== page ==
Thursday, July 12, 2012

The New JIM Crow

Prison-based gerrymandering in Michelle Alexander’s The...
Prison-based gerrymandering in Michelle Alexander’s The New Jim Crow
by Leah Sakala, April 10, 2012

In a recent op-ed, Professor Jess Rigelhaupt argues that the Obama administration needs to prioritize ending mass incarceration. He draws on Michelle Alexander’s powerful arguments about how mass incarceration fuels racial inequality in Alexander’s new book, The New Jim Crow. Both Professor Rigelhaupt and Professor Alexander point to the problem of prison-based gerrymandering in state legislative districts as an example.
As Professor Alexander explains on page 188:
Under the usual-residence rule, the Census Bureau counts imprisoned individuals as residents of the jurisdiction in which they are incarcerated. Because most new prison construction occurs in predominantly white, rural areas, white communities benefit from inflated population totals at the expense of the urban, overwhelmingly minority communities from which the prisoners come. This has enormous consequences for the redistricting process. White rural communities that house prisons wind up with more people in state legislatures representing them, while poor communities of color lose representatives because it appears their population has decreased. This policy is disturbingly reminiscent of the three-fifths clause in the original Constitution, which enhanced the political clout of slaveholding states by including 60 percent of slaves in the population base for calculating Congressional seats and electoral votes, even through they could not vote.
Her book provides a comprehensive picture of how mass incarceration is jeopardizing our democratic system and our wellbeing as a nation.
And if you’re interested in learning more about the parallels between prison-based gerrymandering and the infamous three-fifths clause, check out John Drake’s new journal article, “Locked Up and Counted Out: Bringing an End to Prison-based Gerrymandering,” or my blog post about prison-based gerrymandering in Wisconsin.

Sunday, July 1, 2012

Supreme court 6 12/gerrymandering lessened in Maryland

Supreme Court  June 2012
Gerrymandering Lessened in Maryland: prison town cannot count prisoners as its residents

Maryland prisoners to be counted at last known address not prison address
The U.S. Supreme Court upheld a ruling Monday that allows Maryland to count prison inmates at their last known addresses - rather than their prison addresses - for redistricting purposes, and upholds the map approved by the General Assembly last year.

Activists had sued the state, saying that the newly drawn congressional districting map violated the U.S. Constitution. The map was developed by a committee appointed by Gov. Martin O'Malley and based on census data and statewide input. It was also drawn to reflect a 2010 Maryland law that counts prisoners at their last known addresses, which differs from the U.S. Census Bureau's  policy of counting inmates at their prison addresses, used by most states.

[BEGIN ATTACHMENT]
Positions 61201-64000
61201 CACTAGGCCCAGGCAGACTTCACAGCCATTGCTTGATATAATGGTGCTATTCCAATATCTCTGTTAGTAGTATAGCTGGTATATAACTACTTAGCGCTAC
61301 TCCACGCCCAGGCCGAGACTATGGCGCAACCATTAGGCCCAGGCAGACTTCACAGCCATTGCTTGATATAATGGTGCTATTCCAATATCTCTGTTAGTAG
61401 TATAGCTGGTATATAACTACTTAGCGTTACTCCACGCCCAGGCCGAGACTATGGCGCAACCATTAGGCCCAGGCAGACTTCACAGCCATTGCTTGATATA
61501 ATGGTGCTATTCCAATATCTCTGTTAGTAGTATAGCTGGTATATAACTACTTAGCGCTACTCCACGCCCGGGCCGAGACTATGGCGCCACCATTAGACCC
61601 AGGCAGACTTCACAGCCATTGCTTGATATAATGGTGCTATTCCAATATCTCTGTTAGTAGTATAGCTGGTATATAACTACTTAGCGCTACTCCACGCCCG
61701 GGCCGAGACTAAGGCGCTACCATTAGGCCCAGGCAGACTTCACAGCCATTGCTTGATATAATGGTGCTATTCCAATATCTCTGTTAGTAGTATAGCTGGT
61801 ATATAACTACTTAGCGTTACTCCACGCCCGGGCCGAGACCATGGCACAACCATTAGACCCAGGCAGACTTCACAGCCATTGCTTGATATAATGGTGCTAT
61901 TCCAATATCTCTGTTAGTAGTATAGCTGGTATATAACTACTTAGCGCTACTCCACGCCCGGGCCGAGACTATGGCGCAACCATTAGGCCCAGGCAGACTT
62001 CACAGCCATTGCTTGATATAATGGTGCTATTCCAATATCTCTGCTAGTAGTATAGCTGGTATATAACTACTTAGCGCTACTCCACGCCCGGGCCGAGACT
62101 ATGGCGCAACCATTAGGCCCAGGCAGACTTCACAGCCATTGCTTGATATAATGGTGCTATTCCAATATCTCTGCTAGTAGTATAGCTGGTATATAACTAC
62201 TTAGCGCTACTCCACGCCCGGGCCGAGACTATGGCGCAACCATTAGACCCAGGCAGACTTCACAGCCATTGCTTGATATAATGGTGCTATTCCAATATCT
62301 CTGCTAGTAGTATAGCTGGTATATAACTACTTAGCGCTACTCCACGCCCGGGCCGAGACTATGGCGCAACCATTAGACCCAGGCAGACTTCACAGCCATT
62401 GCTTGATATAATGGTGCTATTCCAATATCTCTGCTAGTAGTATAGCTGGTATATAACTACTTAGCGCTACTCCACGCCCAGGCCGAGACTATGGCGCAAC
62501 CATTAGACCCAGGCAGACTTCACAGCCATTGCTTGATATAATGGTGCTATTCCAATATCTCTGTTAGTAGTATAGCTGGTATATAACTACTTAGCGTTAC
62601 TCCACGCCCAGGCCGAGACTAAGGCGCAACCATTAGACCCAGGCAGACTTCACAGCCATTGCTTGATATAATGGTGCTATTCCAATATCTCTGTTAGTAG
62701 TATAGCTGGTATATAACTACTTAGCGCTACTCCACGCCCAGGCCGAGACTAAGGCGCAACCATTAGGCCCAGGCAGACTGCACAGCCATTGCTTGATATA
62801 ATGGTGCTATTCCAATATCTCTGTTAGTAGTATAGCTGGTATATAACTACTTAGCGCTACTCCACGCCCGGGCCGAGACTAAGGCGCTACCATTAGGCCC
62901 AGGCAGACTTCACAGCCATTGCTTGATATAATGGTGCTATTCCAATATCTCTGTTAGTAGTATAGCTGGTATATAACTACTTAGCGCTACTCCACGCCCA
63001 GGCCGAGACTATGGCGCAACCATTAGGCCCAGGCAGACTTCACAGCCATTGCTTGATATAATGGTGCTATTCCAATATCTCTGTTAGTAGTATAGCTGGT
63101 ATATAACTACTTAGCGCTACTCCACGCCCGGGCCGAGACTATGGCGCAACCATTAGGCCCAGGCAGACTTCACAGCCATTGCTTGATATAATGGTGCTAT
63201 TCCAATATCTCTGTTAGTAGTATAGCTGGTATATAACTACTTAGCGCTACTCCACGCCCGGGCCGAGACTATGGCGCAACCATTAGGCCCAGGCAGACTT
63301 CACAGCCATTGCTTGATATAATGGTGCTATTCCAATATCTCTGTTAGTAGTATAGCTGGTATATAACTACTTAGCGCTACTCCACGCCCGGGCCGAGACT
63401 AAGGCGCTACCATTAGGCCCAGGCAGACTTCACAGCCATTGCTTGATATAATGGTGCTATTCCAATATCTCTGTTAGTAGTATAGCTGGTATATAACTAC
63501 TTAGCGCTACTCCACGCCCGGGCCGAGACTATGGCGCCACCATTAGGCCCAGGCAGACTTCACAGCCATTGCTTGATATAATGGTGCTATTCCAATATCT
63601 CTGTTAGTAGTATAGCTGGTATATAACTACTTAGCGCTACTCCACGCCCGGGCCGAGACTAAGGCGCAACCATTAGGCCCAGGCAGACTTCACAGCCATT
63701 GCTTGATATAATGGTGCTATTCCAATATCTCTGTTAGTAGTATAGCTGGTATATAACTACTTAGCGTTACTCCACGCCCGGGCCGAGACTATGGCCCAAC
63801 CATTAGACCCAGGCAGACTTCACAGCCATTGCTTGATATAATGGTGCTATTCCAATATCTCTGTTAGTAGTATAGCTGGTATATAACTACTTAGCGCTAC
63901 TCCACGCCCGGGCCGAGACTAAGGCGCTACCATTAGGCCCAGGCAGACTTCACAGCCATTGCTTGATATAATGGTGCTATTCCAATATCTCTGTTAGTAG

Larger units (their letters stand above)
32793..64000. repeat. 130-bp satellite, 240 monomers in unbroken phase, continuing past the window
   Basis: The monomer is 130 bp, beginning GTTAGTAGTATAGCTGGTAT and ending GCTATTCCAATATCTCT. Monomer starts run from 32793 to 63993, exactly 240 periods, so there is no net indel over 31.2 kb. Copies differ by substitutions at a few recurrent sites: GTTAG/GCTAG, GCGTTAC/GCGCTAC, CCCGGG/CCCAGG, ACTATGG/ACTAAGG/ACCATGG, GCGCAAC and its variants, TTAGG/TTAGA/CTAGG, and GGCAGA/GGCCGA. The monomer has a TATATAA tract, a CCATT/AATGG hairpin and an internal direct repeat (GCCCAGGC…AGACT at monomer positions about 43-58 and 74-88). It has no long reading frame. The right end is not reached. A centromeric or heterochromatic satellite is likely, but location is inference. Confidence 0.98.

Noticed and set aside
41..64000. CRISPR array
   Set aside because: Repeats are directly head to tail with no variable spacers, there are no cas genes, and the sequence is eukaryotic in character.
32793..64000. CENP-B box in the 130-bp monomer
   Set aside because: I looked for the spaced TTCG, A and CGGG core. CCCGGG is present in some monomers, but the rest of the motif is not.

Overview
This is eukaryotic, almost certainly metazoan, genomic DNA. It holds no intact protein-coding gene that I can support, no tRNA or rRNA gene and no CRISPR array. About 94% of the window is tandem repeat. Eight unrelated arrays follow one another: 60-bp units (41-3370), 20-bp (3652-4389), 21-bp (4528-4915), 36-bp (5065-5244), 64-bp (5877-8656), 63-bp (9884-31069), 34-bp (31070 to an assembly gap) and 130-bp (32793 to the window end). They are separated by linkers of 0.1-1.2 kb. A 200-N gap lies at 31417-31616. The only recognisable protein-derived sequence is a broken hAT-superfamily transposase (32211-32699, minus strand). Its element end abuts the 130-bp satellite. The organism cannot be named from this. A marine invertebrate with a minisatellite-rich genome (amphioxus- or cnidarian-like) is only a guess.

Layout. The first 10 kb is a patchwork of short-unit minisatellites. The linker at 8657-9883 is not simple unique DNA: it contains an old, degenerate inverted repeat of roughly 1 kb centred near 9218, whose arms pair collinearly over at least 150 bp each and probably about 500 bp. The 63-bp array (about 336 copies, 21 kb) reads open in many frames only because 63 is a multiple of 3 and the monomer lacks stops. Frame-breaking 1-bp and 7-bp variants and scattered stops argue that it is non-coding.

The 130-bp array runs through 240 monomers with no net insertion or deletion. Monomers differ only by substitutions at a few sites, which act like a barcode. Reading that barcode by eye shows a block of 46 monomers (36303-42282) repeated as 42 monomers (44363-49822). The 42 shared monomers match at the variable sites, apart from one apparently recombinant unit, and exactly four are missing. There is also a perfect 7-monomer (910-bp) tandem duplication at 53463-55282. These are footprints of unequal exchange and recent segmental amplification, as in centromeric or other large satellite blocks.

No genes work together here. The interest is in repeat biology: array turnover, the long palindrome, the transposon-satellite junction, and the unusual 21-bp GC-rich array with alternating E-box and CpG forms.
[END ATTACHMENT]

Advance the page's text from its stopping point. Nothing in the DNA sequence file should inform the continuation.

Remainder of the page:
Critics of the federal policy say it has artificially inflated the populations and voting power of the often-rural districts that contain prisons, while reducing the influence of urban areas where many inmates formerly lived.

“These prisoners do not use the roads or the resources in that [prison’s] district,” said Delegate Joseline A. Pena-Melnyk, Prince George’s Democrat. “They end up being released and going back to the communities where they lived prior to being incarcprionerated.”

The Supreme Court issued its decision based on briefs in the District Court case and did not hear oral arguments.

“We’re disappointed in the terms of the decision,” said Radamase Cabrera, spokesman for the Fannie Lou Hamer Political Action Committee, a black voting rights group that helped back the lawsuit. The lawsuit also claimed the maps were drawn to illegally dilute minority influence.

“But we will continue doing what we need to do about getting the referendum on the ballot,” Mr. Cabrera said.
Opponents of the congressional map are trying to <$>petition it to referendum and have until Saturday to turn in 55,736 valid voter signatures to the state.

Organizers, some of whom argue the map disenfranchises black voters as well as Republicans, turned in 26,763 of those signatures last month.

Maryland is one of just four states that counts prisoners at their former home addresses for congressional and legislative redistricting purposes, according to the Prison Policy Initiative. The others are California, Delaware and New York.

The legislation instituting the change was sponsored by Ms. Pena-Melnyk and Sen. Catherine E. Pugh, Baltimore Democrat.

Supporters argued that most prisoners have no connection to their prison communities and return within a matter of months or years to live and vote in their former hometowns.

The new policy is expected to most prominently protect representation in Baltimore, which has steadily lost residents and legislative seats over the years. The city could now see a slower rate of loss...